• Francisco Sanchez y el redescubrimiento de la duda en el Renacimiento

    Author:
    Marcelo Broitman
    Year of Dissertation:
    2010
    Program:
    Hispanic & Luso Brazilian Literatures & Languages
    Advisor:
    Isaias Lerner
    Abstract:

    The purpose of this study was to explore philosophical skepticism from its origins in Greece to its resurgence in the European Renaissance, in particular in the work of Francisco Sanchez, the Hispanic medical doctor and thinker of the XVI and XVII centuries. In order to provide the background to Sanchez' book, Quod nihil scitur (That nothing is known), which called in question any possibility of knowledge, an analysis of the various stages of skeptical thought was conducted. Special attention was paid to the work of three ancient philosophers: Pyrrho of Elis, the legendary founder of the skeptical school who left no written work behind, but whose life, as told mainly by Diogenes Laertius, was a model for his followers; Arcesilaus, who helped to steer Plato's Academy towards skepticism during the period of that school that is known as the Middle Academy, and Carneades, who headed the so called New Academy. In the Middle Ages, skeptic doubt was displaced by dogmatic certainty, based mainly on the authority of Aristotle and the Church. With very few exceptions, such as those found in some texts by Henry of Ghent, dogmatism reigned during this period. This dissertation also deals with some characteristics of medieval dialectic. In this regard, it presents the translation of two important critical texts, one by Francesco Petrarca and the other by Juan Luis Vives, anticipating the criticism of Francisco Sanchez. This work also considers the role that two religious reformers, Girolamo Savonarola and Martin Luther, could have played in the revival of skepticism during their time. The last section of this study is devoted to Francisco Sanchez, and analyzes two of his works, Carmen de cometa anni M.D.LXXVII, and Quod nihil scitur. The latter was instrumental in the rediscovery of critical thinking, and was well known and highly appreciated, or defamed, in its time. It is the work that placed Sanchez in the history of Western thought.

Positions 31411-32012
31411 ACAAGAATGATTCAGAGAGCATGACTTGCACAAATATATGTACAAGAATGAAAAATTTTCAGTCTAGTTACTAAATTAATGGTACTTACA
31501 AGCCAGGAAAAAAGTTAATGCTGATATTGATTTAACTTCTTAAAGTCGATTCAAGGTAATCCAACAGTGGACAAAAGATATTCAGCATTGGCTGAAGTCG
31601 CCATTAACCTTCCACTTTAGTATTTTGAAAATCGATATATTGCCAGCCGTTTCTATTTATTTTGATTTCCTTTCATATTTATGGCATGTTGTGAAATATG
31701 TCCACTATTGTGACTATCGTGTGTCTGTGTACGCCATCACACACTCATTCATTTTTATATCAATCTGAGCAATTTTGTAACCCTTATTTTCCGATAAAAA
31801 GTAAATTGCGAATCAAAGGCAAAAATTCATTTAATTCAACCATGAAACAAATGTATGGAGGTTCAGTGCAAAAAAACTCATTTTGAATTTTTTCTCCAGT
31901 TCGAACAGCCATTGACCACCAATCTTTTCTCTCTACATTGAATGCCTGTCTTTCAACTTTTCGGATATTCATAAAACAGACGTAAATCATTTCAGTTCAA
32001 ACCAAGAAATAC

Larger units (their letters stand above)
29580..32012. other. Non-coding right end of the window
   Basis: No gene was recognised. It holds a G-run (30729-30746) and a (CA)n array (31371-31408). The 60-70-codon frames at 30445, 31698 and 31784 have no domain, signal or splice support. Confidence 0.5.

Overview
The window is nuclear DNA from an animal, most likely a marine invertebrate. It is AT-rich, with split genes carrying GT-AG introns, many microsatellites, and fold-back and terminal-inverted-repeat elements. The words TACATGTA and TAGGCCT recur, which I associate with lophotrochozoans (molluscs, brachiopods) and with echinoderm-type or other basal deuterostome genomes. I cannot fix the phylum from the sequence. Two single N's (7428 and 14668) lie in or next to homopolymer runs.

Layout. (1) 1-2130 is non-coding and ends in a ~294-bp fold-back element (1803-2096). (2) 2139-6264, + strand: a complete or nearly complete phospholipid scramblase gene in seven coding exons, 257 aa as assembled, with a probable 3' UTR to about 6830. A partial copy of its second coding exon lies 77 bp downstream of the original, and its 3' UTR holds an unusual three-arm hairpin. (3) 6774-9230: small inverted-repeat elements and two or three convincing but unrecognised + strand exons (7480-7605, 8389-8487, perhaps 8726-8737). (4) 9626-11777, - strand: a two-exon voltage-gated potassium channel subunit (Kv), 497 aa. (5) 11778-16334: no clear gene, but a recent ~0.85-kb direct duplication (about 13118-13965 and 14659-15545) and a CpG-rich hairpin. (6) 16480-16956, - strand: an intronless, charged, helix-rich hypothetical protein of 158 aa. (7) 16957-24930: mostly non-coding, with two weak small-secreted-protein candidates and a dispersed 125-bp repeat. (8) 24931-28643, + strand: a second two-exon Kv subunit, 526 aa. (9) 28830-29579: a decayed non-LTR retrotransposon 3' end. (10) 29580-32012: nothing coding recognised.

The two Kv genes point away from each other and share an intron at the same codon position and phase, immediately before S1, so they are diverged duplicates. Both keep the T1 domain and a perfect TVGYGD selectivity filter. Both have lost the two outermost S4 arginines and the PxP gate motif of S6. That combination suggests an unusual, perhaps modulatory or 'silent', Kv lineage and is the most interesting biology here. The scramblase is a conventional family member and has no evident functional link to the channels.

• Francisco Sanchez y el redescubrimiento de la duda en el Renacimiento

    Author:
    Marcelo Broitman
    Year of Dissertation:
    2010
    Program:
    Hispanic & Luso Brazilian Literatures & Languages
    Advisor:
    Isaias Lerner
    Abstract:

    The purpose of this study was to explore philosophical skepticism from its origins in Greece to its resurgence in the European Renaissance, in particular in the work of Francisco Sanchez, the Hispanic medical doctor and thinker of the XVI and XVII centuries. In order to provide the background to Sanchez' book, Quod nihil scitur (That nothing is known), which called in question any possibility of knowledge, an analysis of the various stages of skeptical thought was conducted. Special attention was paid to the work of three ancient philosophers: Pyrrho of Elis, the legendary founder of the skeptical school who left no written work behind, but whose life, as told mainly by Diogenes Laertius, was a model for his followers; Arcesilaus, who helped to steer Plato's Academy towards skepticism during the period of that school that is known as the Middle Academy, and Carneades, who headed the so called New Academy. In the Middle Ages, skeptic doubt was displaced by dogmatic certainty, based mainly on the authority of Aristotle and the Church. With very few exceptions, such as those found in some texts by Henry of Ghent, dogmatism reigned during this period. This dissertation also deals with some characteristics of medieval dialectic. In this regard, it presents the translation of two important critical texts, one by Francesco Petrarca and the other by Juan Luis Vives, anticipating the criticism of Francisco Sanchez. This work also considers the role that two religious reformers, Girolamo Savonarola and Martin Luther, could have played in the revival of skepticism during their time. The last section of this study is devoted to Francisco Sanchez, and analyzes two of his works, Carmen de cometa anni M.D.LXXVII, and Quod nihil scitur. The latter was instrumental in the rediscovery of critical thinking, and was well known and highly appreciated, or defamed, in its time. It is the work that placed Sanchez in the history of Western thought.

  • Writing the Visual in Baroni: un viaje and Other Recent Works by Sergio Chejfec

    Author:
    Margaret Carson
    Year of Dissertation:
    2013
    Program:
    Hispanic & Luso Brazilian Literatures & Languages
    Advisor:
    Magdalena Perkowska
    Abstract: